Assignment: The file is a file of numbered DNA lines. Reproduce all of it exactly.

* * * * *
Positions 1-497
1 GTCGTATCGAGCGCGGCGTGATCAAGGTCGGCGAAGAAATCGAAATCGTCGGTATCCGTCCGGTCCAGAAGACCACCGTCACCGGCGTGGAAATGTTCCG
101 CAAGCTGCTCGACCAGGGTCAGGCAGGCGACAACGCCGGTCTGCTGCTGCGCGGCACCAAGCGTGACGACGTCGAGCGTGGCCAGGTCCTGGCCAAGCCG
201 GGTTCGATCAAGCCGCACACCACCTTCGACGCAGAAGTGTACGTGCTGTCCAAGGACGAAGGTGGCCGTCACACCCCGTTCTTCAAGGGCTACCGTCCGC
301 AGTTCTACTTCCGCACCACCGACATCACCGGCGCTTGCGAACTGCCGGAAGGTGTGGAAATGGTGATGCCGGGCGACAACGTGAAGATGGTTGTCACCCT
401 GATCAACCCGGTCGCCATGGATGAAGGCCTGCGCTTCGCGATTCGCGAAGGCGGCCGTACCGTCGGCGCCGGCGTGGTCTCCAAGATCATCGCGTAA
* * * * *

Positions 1-497
1 GTCGTATCGAGCGCGGCGTGATCAAGGTCGGCGAAGAAATCGAAATCGTCGGTATCCGTCCGGTCCAGAAGACCACCGTCACCGGCGTGGAAATGTTCCG
101 CAAGCTGCTCGACCAGGGTCAGGCAGGCGACAACGCCGGTCTGCTGCTGCGCGGCACCAAGCGTGACGACGTCGAGCGTGGCCAGGTCCTGGCCAAGCCG
201 GGTTCGATCAAGCCGCACACCACCTTCGACGCAGAAGTGTACGTGCTGTCCAAGGACGAAGGTGGCCGTCACACCCCGTTCTTCAAGGGCTACCGTCCGC
301 AGTTCTACTTCCGCACCACCGACATCACCGGCGCTTGCGAACTGCCGGAAGGTGTGGAAATGGTGATGCCGGGCGACAACGTGAAGATGGTTGTCACCCT
401 GATCAACCCGGTCGCCATGGATGAAGGCCTGCGCTTCGCGATTCGCGAAGGCGGCCGTACCGTCGGCGCCGGCGTGGTCTCCAAGATCATCGCGTAA